The "zombie" disease, officially called Chronic Wasting Disease (CWD), was first observed in 1967 when scientists noticed that deer in Fort Collins, Colorado, were starving to death after stumbling around like zombies.
The Health Products and Food Branch of Health Canada's ongoing study's initial results indicate that macaques, the primates most similar to humans that can be used in research, can catch Chronic wasting disease after regularly consuming infected meat.
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The fear is that "zombie deer disease" could do much the same as Mad Cow Disease, or bovine spongiform encephalopathy, which first appeared in the mid-1980s in the United Kingdom after cattle ate the bone meal of sheep infected with scrapie, a fatal, degenerative disease similar to CWD that specifically affects sheep and goats.
Therefore, according to Health Canada, the potential for CWD to be transmitted to humans can't be eliminated.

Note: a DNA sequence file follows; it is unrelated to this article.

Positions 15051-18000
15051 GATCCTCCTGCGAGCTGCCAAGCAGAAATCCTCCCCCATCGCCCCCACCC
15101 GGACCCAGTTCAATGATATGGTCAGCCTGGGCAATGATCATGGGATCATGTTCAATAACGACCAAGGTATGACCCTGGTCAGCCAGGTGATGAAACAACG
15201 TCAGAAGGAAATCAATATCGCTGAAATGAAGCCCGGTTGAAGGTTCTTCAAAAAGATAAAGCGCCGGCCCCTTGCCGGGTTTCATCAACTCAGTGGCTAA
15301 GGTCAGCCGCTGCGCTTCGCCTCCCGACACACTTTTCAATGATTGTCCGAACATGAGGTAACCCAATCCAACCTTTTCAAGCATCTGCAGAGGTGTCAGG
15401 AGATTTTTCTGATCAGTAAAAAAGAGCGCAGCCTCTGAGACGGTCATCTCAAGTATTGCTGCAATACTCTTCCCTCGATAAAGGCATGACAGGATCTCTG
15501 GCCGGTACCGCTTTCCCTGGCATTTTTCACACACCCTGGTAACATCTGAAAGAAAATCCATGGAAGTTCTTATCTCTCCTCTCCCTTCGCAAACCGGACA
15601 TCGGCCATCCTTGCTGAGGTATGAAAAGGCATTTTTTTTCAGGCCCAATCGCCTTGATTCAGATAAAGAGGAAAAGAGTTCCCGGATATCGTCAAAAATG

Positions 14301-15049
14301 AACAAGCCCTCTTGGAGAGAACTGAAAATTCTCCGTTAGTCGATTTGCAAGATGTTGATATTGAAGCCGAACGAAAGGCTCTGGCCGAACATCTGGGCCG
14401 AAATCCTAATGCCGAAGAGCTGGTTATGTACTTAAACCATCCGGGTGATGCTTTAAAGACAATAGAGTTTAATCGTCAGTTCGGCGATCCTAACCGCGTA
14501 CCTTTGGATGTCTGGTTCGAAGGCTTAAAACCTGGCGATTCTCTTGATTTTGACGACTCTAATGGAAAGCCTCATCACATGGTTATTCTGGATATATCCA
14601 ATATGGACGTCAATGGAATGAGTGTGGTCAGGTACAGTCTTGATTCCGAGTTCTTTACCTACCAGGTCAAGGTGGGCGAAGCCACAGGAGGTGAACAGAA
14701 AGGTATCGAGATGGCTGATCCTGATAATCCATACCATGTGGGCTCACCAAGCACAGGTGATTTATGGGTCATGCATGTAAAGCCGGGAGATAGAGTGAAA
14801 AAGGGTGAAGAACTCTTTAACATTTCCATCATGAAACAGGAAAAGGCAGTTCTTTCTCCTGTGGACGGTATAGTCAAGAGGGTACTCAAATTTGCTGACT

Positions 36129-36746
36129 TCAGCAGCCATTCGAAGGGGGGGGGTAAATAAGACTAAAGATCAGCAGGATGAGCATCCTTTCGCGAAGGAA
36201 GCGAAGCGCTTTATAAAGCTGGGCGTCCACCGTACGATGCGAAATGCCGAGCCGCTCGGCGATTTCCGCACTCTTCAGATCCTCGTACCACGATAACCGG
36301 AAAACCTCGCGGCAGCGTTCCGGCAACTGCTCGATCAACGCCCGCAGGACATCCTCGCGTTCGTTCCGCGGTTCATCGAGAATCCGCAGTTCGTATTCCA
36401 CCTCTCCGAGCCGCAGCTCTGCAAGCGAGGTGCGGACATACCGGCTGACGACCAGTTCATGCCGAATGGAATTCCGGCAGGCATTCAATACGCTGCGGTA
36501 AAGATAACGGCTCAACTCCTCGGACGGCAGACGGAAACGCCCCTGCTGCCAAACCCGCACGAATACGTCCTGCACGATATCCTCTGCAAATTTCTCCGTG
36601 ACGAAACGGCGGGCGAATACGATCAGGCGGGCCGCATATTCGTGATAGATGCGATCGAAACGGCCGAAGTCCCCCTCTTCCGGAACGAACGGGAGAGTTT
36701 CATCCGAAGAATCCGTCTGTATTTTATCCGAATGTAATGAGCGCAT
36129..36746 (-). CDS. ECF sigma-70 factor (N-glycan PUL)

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The research at Colorado State University suggests that the agents causing CWD are susceptible to evolution, which could also eventually transform into a prion that infects humans.
About 50 years ago, the disease was discovered in Colorado by the researchers. "We will start a dialogue with the local community through the County Deer Advisory Council on what steps should be taken next".
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Despite the fact that there is no definitive proof that humans can get sick from eating deer infected with the disease, a deadly neurological disorder similar to Mad Cow that's found in deer, elk and moose, Colorado Parks and Wildlife, asks hunters to test kills from certain areas affected by CWD. If the test result comes back positive they can discard it.